According to media reports, the Greek government started releasing people from immigration detention centres in February, as part of a policy of more humane treatment of migrants in the country.

For most of the last decade, Greece has implemented a policy of systematically detaining refugees, asylum seekers and migrants who enter the country irregularly, garnering heavy criticism from the rights groups and the international community.

However, the new left-wing Government, which came into power in January 2015, has reportedly pledged to close down immigration detention centres and ensure detention is only used as a last resort.

«Detention centers – we’re finished with them,» the Deputy Interior Minister Yannis Panousis is quoted as saying upon visiting the notorious Amygdaleza detention centre, «I’m here to express my shame, not as a minister but as a human being….I couldn’t believe what I saw. I really could not believe it. This must change and it must change immediately.»

Civil society organisations have welcomed the developments.  “Τhe Greek Council for Refugees welcomes the actions taken by the new government to restore the rule of law. The enforcement of detention as a last resort and the use of alternative measures has been one of GCR’s long standing demands towards the authorities,” GCR Director Sandy Protogerou told the IDC. “GCR is still anticipating better access to the asylum and reception procedures for all and carefully designed measures regarding unaccompanied minors.”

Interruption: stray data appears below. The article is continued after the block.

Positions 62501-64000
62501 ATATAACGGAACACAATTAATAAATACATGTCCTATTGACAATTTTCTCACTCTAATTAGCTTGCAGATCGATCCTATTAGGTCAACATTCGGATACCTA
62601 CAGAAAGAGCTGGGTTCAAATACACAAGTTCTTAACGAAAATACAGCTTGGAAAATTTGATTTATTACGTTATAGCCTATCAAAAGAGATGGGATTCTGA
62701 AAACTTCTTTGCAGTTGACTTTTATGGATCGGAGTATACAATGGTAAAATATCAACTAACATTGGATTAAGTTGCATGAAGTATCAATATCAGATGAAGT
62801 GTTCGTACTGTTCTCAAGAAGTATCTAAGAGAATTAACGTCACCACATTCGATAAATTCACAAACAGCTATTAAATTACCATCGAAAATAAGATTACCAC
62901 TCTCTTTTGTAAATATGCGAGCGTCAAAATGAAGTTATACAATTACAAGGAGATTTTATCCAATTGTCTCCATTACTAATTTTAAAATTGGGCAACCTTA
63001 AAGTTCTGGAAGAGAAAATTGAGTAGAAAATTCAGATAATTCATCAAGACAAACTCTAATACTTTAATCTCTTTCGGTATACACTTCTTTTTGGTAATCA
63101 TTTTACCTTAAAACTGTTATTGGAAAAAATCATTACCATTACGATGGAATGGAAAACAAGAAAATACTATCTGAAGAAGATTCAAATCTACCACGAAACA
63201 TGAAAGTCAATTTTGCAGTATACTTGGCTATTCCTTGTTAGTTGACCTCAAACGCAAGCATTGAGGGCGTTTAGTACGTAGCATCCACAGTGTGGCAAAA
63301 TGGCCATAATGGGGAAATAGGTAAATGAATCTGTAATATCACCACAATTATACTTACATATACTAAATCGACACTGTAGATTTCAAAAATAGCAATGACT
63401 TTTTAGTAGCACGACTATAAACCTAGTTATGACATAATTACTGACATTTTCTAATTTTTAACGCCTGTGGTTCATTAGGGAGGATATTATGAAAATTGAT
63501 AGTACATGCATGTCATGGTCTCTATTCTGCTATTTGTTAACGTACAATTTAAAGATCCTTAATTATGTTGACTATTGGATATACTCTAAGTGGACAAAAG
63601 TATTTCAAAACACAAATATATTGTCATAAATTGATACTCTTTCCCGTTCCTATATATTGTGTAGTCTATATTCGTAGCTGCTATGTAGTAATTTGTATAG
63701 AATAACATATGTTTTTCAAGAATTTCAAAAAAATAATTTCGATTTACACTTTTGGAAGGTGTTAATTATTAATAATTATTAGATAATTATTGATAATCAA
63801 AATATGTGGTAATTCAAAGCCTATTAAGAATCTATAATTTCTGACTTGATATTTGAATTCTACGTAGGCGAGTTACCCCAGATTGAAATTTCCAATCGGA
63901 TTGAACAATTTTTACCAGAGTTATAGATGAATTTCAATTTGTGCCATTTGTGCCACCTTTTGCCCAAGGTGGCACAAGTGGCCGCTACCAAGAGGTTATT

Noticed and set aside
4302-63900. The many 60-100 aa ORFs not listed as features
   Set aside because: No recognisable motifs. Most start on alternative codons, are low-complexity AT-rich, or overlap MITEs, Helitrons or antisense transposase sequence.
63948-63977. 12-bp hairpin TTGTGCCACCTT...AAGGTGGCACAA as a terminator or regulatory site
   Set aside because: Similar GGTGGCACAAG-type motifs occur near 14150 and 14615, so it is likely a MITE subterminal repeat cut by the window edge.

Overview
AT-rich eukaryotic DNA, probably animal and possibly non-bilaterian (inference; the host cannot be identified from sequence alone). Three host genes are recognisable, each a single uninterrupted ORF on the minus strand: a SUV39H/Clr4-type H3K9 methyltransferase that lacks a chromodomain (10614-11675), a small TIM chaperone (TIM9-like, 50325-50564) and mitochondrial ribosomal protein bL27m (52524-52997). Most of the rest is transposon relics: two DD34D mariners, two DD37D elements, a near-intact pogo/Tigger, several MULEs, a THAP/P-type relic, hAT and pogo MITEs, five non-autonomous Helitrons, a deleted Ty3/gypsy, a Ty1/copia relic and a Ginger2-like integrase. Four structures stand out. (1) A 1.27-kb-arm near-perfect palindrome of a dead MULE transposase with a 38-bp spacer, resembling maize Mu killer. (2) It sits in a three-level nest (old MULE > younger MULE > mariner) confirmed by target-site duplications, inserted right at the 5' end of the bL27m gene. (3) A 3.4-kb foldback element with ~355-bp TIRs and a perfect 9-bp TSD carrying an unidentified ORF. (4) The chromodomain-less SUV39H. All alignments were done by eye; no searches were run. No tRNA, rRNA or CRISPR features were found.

According to media reports, people started to be released from the Amygdaleza detention centre following a suicide at the centre on 14 February. One report suggested that over 300 people had been released across the country by the end of the month.

“The recent shift in Greek policy is extremely welcome”, said IDC Director Grant Mitchell: “There is no evidence that detention deters irregular migration and it is in fact extremely harmful to individuals and costly to the state. There are many community-based alternatives that are being used in other countries that Greece could draw on to manage migration more humanely and effectively without resorting to detention”.

UNHCR also welcomed the new policy, which reportedly includes:

  • the immediate revocation of the Ministerial Decision allowing for the prolongation of detention beyond 18 months,
  • the immediate release and referral to accommodation facilities of vulnerable groups, including unaccompanied minors
  • the release of registered asylum seekers whose detention exceeds the six months, the immediate implementation of measures to substantially improve detention conditions, as well as the use of alternative measures to detention

The Greek government reportedly plans to develop open reception centres with improved facilities and other alternatives to detention in its bid to move away from a system that relies on detention as a first resort.